The company denies FCC claims, arguing decision is politically motivated.

Ben Wodecki, Jr. Editor

March 29, 2022

3 Min Read

The company denies FCC claims, arguing decision is politically motivated.

Russian cybersecurity firm Kaspersky Lab has been blacklisted by the U.S. Federal Communications Commission (FCC) having been deemed a possible threat to national security.

It joins the likes of Huawei and ZTE as companies “deemed to pose an unacceptable risk to national security or the security and safety of United States persons.”

Kaspersky becomes the only non-Chinese company on the list, with the FCC’s decision coming amid Russia's ongoing invasion of Ukraine.

Federal subsidies cannot be used to purchase products or services from companies on the blacklist.

FCC Commissioner Brendan Carr said that adding companies to the list "will help secure our networks from threats posed by Chinese and Russian state-backed entities."

The action against Kaspersky is “part of the greater whole-of-government approach, to strengthen America’s communications networks against national security threats, including examining the foreign ownership of telecommunications companies providing service in the United States and revoking the authorization to operate where necessary,” said FCC chair Jessica Rosenworcel.

Kaspersky criticizes the decision as politically motivated

Kaspersky said in statement that the decision was “not based on any technical assessment of Kaspersky products … but instead is being made on political grounds.”

The Russian company was previously alleged to have worked with the Russian Federal Security Service (FSB) to use its software to scan computers for potential information.

The allegations saw the U.S. Department of Homeland Security banning Kaspersky products from all government departments in September 2017. Just a month later, news reports broke that suggested Kaspersky antivirus software was used by Russian government hackers to steal confidential data from the home computer of a National Security Agency contractor in 2015.

Kaspersky has routinely denied the claims and any ties to the Russian government, saying the ban was “unconstitutional, based on unsubstantiated allegations, and lacked any public evidence of wrongdoing by the company.”

“Kaspersky believes today’s expansion of such prohibition on entities that receive FCC telecommunication-related subsidies is similarly unsubstantiated and is a response to the geopolitical climate rather than a comprehensive evaluation of the integrity of Kaspersky’s products and services,” the company said.

The company said it is ready to cooperate with U.S. government agencies to address FCC concerns.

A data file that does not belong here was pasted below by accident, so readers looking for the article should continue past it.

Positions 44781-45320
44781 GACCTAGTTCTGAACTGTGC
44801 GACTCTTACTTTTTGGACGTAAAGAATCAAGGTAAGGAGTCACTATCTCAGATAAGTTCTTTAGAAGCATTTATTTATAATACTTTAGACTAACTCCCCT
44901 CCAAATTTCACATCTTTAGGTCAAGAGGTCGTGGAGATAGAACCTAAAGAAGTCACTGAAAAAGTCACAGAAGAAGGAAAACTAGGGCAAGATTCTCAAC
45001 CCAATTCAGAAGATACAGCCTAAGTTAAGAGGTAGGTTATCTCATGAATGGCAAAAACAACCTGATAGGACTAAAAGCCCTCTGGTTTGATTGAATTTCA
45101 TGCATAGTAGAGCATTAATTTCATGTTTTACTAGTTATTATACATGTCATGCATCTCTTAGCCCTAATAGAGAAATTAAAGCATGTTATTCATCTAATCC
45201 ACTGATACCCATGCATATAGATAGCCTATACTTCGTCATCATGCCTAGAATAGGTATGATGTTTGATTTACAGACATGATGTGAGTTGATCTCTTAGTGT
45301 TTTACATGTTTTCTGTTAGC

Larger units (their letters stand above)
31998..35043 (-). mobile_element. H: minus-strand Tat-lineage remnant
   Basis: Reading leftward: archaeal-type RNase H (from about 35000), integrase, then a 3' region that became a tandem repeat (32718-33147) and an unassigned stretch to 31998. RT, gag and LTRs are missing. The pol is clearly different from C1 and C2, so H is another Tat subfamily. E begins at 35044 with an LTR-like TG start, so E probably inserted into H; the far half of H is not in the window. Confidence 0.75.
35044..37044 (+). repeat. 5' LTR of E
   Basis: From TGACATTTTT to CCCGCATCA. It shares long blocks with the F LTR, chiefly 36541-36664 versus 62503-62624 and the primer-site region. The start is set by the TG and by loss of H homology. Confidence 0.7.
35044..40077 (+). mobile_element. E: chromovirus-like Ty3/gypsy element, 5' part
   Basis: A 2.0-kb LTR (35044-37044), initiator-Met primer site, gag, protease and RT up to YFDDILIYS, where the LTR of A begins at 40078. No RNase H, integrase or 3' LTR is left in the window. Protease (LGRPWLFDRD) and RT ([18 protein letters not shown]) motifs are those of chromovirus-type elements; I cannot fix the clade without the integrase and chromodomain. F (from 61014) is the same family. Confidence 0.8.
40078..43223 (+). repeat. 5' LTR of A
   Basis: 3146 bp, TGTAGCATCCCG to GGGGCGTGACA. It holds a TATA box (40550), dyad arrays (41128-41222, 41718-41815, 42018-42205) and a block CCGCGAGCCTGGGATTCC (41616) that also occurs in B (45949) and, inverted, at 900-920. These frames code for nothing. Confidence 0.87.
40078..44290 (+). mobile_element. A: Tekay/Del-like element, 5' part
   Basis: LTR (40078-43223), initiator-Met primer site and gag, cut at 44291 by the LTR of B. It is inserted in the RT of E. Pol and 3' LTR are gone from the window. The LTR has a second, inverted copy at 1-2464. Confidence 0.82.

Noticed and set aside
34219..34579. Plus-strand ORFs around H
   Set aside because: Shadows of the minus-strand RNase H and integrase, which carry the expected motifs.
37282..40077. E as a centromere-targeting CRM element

Invasion or ‘situation’? Kaspersky founder’s comments ignite firestorm


Image: Kaspersky co-founder and CEO Eugene Kaspersky

Kaspersky co-founder and CEO Eugene Kaspersky previously served in the Soviet military intelligence service as a software engineer. He is a graduate of the Technical Faculty of the KGB Higher School, which prepared intelligence officers for the Russian military and KGB.

He drew ire in a recent tweet that described the invasion of Ukraine as a “situation.”

“We welcome the start of negotiations to resolve the current situation in Ukraine and hope that they will lead to a cessation of hostilities and a compromise,” he said. “We believe that peaceful dialogue is the only possible instrument for resolving conflicts. War isn’t good for anyone.”

Several other voices in the cybersecurity space came out in condemnation of his comments.

Rik Ferguson, VP of security research at Trend Micro said it would have been “better to have stayed silent than to have called an invasion a ‘situation’ that requires a ‘compromise’ or to assert that it 'isn’t good for anyone.’ Russians are not being murdered.”

BH Consulting CEO Brian Honan chastised the Kaspersky CEO over his choice of neutral language, while Algolia security analyst Regina Bluman echoed Honan’s comments.

About the Author(s)

Ben Wodecki

Jr. Editor

Ben Wodecki is the Jr. Editor of AI Business, covering a wide range of AI content. Ben joined the team in March 2021 as assistant editor and was promoted to Jr. Editor. He has written for The New Statesman, Intellectual Property Magazine, and The Telegraph India, among others. He holds an MSc in Digital Journalism from Middlesex University.

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